Throughout its 48-year history, KCET has been proud of the important role it has played in the cultural and educational enrichment of all of Southern California. Over the years our local very independent public television outlet has presented a wide range of award-winning programming, as well as some of the finest shows from around the world.
It is a donor-supported institution, and among the entertaining ways it raises funds is with the quarterly KCET Cinema Series screenings, held in the spring and the fall at the Academy of Television Arts & Sciences in North Hollywood. The series hosted by the renowned film expert Pete Hammond, who is one of the best interviewers in the business, previews eight major new films prior to their first run local release. An extra treat is the screening of a classic James Coburn film, because the James and Paula Coburn Foundation is the main sponsor of the series, along with the E. Hofert Dailey Trust.
Hammond thrilled everyone at the beginning of the current NoHo KCET Cinema Series when he announced that on Tuesday, April 9, at 7 p.m. the “James Coburn Classic Night” would feature the 40th anniversary screening of The Last of Sheila. Film fans know this cinematic gem. It is a star-studded murder mystery from Warner Bros. Pictures, directed by Herbert Ross. But the surprising credit is that The Last of Sheila is the first and only screenplay by Anthony Perkins and Stephen Sondheim.
The story set in the ’70s centers around an intricate game of murder among wealthy vacationers orchestrated after the death of gossip columnist Shelia Green. Sheila’s widower, a movie producer played by the great James Coburn, assembles a group of friends aboard his yacht named Shelia. The cast of characters is classic. They include a washed up director (James Mason), a self-absorbed agent (Dyan Cannon), a beautiful movie star (Raquel Welch), her untrustworthy husband (Ian McShane), a struggling writer (Richard Benjamin), and his heiress wife (Joan Hackett).
A discussion about the film will follow the screening, along with a Q&A with co-stars Dyan Cannon and Richard Benjamin, plus others connected with the movie are expected to attend. Even if you don’t have a season pass to the Cinema Series, call (747) 201-5800 for information and reservations. Tickets are available for the special James Coburn Classic Night on April 9, and the last two screenings: April 16 for The Reluctant Fundamentalist followed by a Q&A with the director Mira Nair; and the April 23 screening will be announced soon. It’s always a great night out at the movies with Pete Hammond and KCET.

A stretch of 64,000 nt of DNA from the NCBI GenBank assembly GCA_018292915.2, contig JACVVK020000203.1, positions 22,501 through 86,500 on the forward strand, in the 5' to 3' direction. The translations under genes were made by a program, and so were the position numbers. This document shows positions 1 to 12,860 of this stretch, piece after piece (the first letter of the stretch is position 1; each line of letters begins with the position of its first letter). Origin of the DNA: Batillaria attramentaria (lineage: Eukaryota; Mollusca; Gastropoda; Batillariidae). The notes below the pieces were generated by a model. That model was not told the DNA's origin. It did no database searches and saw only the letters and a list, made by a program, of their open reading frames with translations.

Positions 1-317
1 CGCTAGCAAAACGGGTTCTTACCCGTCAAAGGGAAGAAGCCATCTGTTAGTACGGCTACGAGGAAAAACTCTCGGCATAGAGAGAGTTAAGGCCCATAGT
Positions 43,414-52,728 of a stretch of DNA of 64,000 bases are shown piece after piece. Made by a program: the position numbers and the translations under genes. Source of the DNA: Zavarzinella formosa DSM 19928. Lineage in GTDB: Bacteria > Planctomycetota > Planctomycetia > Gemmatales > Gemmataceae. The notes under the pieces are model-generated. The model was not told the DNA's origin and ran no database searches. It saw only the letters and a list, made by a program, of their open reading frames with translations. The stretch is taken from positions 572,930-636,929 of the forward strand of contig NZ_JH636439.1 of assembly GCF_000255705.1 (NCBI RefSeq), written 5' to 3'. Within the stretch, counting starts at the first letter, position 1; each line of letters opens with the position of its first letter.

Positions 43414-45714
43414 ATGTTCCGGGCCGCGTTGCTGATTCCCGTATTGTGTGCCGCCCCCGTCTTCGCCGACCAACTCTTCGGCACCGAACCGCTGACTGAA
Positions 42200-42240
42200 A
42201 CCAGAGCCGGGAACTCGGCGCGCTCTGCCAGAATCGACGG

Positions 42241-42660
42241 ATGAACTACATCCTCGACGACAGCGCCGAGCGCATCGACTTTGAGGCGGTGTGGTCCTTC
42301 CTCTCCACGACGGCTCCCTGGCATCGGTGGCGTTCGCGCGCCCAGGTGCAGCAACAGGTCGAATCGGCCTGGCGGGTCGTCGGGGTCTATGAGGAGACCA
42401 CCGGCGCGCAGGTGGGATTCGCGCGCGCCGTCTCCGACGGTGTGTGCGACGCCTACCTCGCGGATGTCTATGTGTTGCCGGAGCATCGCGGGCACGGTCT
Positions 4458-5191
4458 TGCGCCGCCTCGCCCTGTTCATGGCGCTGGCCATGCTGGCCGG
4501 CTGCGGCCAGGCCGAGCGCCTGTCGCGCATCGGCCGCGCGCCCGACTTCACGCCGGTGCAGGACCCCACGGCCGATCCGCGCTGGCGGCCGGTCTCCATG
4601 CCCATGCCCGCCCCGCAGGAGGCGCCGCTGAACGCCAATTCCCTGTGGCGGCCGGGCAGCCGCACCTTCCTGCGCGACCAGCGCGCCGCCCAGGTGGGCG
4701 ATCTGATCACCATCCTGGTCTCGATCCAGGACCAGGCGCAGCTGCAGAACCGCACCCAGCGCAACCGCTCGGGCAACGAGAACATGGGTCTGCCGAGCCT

KCET’s award-winning SoCal Connected, the hard-hitting prime-time nightly news program that examines the issues of Southern California that matter most in our daily lives, has a scheduling change. Starting the week of April 1, the show goes on its annual hiatus and has new times – Fridays at 9:30 p.m. and repeating on Sundays at 6:30 p.m.
“SoCal Connected is going on hiatus as Season Five ends this week, although we will continue to be on the air twice a week with some original programming and the best of the season,” said Bret Marcus, executive producer, SoCal Connected and senior vice president, News and Factual Programming, KCETLink. “As happens every year, there are questions about the show’s future. And the answer is always the same, SoCal Connected depends on public funding and we don’t know at this time what that funding will be. We are very proud of what we have accomplished this year, and hope the show will be back for Season Six.”
“During our fifth season we initiated more changes than ever before,” said Marcus. “SoCal Connected moved from airing one night to five nights a week. Radio personality, Madeleine Brand, joined host Val Zavala on a nightly basis as a special contributor.”
This season so far, SoCal Connected has received the most prestigious award in broadcasting, the duPont-Columbia University Award for Investigative Journalism, as well as two Golden Mike Awards. It is a show worthy of our support.
In other news at the studio, it was announced that KCET has won the 2012 Broadcast Engineering Excellence Award for the station’s new state of the art broadcast facility. Last April KCET relocated from its historic Sunset lot to The Pointe in Burbank, a new LEED GOLD certified building across from NBC. Now KCET’s studios are equipped with the latest technologies, all new equipment, and resources for optimal broadcast transmission and production efficiency. “This was a fantastic opportunity to conceive, design and build a media facility from the ground up,” said Gordon Bell, KCET’s Senior Vice President of Engineering and Operations. “It was a privilege to head up a team of so many talented individuals and work with some of the most respected companies in the broadcast technology industry.” They are proud to be part of our community.